AC/DC has been nominated for seven Grammys and won once, while Metallica thrashes them in this category. Metallica has been nominated 21 times for Grammys, walking away with nine. Where AC/DC holds the edge is in platinum albums; 20 of their albums has gone platinum (one million sales) and the legendary Back in Black is a double diamond holder (10 million sales, twice). Metallica can vouch for their own double diamond record (Metallica), but they’ve only had 10 platinum albums because that’s all they’ve released.

They are both in the Rock & Roll Hall of Fame, but under highly different circumstances. Metallica was a first ballot entry when they were inducted in 2009 (an artist or band becomes eligible for induction into the Rock & Roll Hall of Fame on the 25th anniversary of their first official album release) with everyone but Mustaine named on the induction plaque (Metallica wanted Mustaine to perform with them during the induction ceremonies, but Mustaine was touring in Europe with Megadeth at the time). AC/DC took a bit longer to get into the Hall, with their induction in 2003 coming almost 30 years after their debut. It’s a close battle, but the edge here must go:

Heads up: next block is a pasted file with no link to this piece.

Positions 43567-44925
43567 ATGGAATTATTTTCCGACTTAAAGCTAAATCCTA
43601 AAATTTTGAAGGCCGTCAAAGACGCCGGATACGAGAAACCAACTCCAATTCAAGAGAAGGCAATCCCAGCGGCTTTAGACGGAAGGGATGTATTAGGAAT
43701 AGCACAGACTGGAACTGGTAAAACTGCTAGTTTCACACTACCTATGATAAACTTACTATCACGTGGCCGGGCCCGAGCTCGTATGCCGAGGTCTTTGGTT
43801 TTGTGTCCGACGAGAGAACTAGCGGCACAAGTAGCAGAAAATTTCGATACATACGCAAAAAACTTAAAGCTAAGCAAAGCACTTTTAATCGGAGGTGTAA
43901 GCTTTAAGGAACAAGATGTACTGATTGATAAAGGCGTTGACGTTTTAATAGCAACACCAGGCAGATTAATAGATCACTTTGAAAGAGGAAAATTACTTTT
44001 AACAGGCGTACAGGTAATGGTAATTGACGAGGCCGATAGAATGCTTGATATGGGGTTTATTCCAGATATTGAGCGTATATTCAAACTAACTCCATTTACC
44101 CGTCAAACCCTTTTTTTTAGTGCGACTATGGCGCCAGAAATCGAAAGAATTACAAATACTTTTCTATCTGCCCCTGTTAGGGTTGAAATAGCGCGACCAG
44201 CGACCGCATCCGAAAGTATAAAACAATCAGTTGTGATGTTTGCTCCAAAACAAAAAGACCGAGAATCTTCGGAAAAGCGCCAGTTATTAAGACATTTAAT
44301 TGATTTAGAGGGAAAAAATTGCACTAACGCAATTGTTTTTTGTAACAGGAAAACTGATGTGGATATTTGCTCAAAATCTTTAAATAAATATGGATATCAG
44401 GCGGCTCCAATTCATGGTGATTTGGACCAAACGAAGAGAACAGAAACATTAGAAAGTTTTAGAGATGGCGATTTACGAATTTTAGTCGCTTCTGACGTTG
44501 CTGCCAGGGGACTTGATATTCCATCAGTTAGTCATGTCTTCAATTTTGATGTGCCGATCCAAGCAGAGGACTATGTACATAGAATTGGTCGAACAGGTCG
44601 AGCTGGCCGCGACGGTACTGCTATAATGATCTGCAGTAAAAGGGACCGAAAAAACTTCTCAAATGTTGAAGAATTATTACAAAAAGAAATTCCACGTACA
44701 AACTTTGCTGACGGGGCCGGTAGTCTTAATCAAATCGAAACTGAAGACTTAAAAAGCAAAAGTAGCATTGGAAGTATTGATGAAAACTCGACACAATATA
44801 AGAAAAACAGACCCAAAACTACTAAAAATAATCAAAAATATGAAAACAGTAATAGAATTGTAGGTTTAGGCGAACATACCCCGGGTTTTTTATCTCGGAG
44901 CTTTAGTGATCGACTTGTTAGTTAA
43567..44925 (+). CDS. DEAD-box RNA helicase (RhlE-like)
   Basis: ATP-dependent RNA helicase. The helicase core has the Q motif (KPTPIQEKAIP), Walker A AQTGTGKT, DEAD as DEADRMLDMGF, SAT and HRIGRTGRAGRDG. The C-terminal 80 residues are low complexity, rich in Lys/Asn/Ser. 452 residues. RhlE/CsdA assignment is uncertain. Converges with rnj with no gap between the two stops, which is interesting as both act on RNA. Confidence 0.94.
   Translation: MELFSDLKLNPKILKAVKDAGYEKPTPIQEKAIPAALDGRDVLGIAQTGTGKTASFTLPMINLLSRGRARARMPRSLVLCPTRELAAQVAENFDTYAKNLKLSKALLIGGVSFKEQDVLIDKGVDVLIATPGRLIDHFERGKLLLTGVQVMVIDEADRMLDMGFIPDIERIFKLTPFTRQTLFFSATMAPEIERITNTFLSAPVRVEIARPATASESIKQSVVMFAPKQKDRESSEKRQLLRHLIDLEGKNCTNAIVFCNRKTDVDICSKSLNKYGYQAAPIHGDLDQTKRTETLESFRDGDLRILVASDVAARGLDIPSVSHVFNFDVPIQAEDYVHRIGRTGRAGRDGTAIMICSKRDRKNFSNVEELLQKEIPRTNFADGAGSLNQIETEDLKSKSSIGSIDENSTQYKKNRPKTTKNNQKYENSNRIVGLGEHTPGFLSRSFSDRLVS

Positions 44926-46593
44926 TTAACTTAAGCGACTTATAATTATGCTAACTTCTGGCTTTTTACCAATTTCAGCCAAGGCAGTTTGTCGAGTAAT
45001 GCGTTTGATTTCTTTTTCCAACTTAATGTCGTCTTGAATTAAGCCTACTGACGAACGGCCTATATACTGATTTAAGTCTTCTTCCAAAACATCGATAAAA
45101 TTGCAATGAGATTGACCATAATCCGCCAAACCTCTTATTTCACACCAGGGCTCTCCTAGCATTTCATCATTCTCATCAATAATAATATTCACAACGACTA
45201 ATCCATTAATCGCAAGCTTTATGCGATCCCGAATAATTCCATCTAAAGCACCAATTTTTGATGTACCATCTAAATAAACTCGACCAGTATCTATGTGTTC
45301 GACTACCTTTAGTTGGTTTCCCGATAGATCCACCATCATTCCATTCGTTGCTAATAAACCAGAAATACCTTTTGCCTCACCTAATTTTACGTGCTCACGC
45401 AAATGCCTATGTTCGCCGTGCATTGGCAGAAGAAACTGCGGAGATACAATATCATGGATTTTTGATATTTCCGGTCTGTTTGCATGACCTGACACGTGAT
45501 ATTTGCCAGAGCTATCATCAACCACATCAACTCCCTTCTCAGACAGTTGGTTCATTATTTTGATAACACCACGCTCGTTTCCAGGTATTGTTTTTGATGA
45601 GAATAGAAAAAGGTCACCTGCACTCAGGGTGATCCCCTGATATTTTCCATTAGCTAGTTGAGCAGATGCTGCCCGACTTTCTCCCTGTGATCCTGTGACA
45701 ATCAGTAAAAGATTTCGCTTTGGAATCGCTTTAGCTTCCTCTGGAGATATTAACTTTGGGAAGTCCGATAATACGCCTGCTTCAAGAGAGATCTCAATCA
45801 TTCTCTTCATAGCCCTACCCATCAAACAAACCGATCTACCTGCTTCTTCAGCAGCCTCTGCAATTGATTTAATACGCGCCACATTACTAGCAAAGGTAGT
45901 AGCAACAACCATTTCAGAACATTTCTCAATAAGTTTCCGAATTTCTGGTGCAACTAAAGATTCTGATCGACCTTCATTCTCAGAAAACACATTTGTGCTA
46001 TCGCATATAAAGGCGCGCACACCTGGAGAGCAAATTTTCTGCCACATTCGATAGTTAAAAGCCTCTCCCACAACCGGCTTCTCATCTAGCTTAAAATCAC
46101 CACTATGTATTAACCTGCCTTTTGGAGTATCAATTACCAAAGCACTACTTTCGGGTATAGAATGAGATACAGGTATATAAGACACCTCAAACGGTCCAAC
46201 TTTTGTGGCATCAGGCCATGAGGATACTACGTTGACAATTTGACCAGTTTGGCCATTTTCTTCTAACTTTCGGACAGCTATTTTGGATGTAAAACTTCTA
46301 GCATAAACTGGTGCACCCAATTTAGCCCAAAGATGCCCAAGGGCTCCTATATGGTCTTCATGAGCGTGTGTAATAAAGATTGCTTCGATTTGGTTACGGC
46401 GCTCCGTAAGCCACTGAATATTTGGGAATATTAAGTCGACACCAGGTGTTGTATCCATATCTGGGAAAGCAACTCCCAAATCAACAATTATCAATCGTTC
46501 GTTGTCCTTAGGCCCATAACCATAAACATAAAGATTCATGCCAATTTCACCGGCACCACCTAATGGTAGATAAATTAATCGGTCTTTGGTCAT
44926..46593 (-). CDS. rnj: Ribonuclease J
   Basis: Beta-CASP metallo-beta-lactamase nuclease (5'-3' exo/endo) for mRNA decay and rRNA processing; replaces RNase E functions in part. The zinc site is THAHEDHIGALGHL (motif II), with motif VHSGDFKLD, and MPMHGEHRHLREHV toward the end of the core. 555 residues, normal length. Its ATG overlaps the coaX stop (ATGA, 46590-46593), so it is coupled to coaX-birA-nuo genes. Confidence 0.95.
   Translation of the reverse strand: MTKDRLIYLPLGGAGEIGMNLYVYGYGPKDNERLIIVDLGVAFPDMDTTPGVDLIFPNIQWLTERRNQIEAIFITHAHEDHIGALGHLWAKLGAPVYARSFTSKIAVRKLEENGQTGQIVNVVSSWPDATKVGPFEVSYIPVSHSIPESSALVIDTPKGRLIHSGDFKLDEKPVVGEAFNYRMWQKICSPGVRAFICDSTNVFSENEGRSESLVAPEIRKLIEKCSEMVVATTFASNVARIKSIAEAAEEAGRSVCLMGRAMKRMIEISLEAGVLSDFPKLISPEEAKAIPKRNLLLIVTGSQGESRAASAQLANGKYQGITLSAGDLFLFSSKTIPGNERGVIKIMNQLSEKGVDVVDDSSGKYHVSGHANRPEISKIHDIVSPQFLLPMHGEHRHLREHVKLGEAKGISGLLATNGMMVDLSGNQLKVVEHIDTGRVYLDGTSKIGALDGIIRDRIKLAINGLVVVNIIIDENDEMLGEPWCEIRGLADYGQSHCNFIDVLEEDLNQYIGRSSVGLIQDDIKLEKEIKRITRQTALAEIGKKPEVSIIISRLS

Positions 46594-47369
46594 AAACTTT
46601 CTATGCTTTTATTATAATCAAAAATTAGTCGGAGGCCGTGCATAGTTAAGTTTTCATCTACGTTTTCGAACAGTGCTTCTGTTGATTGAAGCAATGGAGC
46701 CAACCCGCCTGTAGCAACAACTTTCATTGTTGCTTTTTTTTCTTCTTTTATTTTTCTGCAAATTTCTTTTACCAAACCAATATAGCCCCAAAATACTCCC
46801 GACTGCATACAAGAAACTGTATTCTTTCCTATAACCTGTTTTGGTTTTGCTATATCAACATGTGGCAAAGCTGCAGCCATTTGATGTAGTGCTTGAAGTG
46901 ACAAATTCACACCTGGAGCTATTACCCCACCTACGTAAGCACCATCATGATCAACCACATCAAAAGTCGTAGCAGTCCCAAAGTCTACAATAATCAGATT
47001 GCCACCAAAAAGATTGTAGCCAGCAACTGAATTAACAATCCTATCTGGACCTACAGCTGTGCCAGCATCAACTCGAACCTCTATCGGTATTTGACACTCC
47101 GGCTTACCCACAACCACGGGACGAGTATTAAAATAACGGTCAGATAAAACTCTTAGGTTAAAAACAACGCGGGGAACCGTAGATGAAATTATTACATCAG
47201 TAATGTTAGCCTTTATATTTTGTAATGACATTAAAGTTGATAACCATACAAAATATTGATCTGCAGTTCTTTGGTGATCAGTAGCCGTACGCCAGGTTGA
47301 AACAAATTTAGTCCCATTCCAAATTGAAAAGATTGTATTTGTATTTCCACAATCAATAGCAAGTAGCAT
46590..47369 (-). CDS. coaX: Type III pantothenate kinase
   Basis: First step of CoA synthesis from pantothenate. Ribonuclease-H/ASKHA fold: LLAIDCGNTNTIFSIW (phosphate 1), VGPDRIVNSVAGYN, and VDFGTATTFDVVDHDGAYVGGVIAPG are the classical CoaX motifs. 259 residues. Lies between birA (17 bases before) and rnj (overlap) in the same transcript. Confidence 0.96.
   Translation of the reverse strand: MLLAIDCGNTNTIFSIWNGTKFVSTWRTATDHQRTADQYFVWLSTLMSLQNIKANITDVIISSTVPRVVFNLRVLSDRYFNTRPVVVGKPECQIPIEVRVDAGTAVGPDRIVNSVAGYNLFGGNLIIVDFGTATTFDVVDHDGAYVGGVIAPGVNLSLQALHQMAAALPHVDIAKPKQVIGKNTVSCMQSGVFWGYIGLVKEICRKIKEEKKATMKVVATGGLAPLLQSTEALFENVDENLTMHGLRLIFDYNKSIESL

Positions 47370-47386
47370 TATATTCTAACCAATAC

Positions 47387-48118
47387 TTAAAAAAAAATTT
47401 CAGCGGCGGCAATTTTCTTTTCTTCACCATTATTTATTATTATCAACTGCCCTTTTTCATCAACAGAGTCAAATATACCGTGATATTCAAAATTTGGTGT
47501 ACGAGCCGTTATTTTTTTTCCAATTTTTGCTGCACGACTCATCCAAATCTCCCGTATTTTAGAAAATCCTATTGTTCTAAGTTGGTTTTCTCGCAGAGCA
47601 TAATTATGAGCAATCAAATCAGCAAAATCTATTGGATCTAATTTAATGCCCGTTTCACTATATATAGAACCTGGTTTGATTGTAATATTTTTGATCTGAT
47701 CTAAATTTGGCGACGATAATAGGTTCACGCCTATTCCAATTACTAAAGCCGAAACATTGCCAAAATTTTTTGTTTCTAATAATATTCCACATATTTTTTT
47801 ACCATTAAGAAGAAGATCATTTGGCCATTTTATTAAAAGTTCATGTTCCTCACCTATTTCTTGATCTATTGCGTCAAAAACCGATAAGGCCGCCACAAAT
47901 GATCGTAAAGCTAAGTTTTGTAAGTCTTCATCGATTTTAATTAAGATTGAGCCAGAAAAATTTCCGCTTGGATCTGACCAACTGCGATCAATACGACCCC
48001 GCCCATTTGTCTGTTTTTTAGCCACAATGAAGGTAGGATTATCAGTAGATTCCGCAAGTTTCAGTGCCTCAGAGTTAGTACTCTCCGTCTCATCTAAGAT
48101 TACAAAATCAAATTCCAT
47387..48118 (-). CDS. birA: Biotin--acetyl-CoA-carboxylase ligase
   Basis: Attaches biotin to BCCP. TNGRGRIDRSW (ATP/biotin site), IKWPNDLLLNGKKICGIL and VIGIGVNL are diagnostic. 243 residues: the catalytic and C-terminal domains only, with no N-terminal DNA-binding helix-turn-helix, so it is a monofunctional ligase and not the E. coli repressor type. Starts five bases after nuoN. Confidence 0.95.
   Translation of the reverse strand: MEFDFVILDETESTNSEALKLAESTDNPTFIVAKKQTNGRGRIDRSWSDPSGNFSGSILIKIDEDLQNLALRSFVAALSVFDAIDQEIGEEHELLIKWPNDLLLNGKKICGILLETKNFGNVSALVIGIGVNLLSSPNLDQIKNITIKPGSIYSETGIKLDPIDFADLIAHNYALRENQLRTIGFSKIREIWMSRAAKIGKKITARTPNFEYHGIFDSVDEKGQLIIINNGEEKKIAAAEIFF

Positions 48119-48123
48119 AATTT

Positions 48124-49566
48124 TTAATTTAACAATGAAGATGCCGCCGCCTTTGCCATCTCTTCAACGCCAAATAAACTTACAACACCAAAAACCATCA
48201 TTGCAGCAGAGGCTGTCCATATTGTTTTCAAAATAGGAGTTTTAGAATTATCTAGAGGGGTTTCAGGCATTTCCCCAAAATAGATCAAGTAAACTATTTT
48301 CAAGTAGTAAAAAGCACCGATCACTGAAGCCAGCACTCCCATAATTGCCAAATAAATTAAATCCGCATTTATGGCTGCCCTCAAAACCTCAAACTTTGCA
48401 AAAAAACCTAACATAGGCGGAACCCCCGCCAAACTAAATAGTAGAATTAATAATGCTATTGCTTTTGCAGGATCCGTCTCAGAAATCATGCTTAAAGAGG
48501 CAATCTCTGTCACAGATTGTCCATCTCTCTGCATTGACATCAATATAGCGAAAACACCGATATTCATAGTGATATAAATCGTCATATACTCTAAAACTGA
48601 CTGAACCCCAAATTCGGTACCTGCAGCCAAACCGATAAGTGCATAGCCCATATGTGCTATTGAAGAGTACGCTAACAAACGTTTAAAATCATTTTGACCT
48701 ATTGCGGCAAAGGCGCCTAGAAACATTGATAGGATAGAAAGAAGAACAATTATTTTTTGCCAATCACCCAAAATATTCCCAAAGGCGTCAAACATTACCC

Winner: Metallica

So, Who Is the Champion?